Some company official posted an internal article titled “Sitting is the New Smoking” to tell us all how bad sitting for prolonged periods of time can be for your health. While they make suggestions for using your break to do some exercises or suggest cube-exercises … frankly, they’ve designed a job that requires sitting for prolonged periods of time.
Some people have standing desks. Not all. Not most. My understanding is these things were purchased as accommodative equipment the company had to purchase based on medical need. If sitting is as bad for your health as smoking, did the company not just publish its own statement of medical need to support widespread purchase of standing desks?
Beyond near-term costs, though, the assertion brought to mind the Black Lung Benefits Act from nearly two decades ago. While mine operators may have been able to reduce exposure to coal dust, some level of exposure to coal is requisite in mining the stuff. A generally unavoidable environment based on the work being done caused a major medical problem that led to disability and death, and companies ended up shelling out disability payments and survivor benefits. It wasn’t quite the least they could possibly do to quell public outcry, but there are a lot of *’s on qualifying that let reasonable requests be denied or pushed off for years without retroactive payments. Even so, the payout is like eight grand a year per afflicted miner. And there are like 30k recipients (and something like 5k dependents, which can drastically increase the annual payout). That’s minimum two hundred forty million bucks in 2017. And it’s a LOT less now than a decade ago. There are nuances to determining the payer, but it is generally the mine operator most recently employing an affected individual. A significant portion of this money has been payed by mine operators.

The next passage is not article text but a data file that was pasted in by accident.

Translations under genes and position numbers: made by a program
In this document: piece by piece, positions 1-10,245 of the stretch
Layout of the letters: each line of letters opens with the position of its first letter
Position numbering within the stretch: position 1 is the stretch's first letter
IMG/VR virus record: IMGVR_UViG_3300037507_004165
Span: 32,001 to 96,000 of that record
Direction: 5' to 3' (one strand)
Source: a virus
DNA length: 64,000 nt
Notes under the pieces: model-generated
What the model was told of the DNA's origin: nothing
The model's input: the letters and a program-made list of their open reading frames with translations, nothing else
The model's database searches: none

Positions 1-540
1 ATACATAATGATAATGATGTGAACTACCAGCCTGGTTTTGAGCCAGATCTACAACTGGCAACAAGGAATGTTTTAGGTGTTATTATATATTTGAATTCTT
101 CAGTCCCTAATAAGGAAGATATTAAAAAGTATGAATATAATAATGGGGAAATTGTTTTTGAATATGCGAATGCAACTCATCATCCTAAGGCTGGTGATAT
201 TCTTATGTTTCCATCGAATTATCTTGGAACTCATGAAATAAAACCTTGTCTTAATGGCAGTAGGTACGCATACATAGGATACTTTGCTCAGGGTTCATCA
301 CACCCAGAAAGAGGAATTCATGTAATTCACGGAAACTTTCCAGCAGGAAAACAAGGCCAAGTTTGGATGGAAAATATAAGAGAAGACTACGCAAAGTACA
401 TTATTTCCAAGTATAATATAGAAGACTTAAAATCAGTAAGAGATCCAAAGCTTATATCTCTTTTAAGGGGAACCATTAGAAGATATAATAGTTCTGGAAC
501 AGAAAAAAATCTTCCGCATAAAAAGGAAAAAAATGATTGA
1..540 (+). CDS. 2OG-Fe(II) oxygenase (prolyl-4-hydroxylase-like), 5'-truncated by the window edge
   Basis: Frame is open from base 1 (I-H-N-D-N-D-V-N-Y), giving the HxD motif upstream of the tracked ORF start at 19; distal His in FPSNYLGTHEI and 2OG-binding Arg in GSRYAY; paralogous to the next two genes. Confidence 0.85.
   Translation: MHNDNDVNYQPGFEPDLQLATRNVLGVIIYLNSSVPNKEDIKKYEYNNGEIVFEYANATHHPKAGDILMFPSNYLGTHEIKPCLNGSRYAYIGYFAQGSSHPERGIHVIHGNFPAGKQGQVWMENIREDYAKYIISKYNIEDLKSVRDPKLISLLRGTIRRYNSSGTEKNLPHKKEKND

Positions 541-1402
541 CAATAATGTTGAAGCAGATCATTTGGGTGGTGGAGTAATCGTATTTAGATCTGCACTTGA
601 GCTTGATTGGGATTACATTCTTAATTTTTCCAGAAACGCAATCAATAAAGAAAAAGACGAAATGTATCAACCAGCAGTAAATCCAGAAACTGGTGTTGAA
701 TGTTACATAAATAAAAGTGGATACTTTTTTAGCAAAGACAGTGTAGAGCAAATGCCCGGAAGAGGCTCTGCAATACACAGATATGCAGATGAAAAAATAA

Sitting at work is different from exposure to coal whilst mining coal. There’s no reason most jobs require sitting for hours on end. Historically there’s a component of elitism — a hundred plus years ago, low paying jobs were physically intensive, and it was a bit of an elite thing to be able to sit at work. Now the sign of affluence is a few spare hours a week to exercise, and sitting is just a norm no one has sought to change. If a company is aware of how bad sitting is for its employees, seems like said company would have a better defense against liability if they actively attempt to re-design their workplaces and jobs to avoid sitting. Sending out a mass mail telling you how bad something is or having a webinar to tell you how bad it is … but generally employing people to sit for hours at a time isn’t much in the way of due diligence. Routinely deploying standing desks, even in training classrooms, would reduce mandatory sitting among call centre staff. Walking meetings for one-on-one or small group sessions.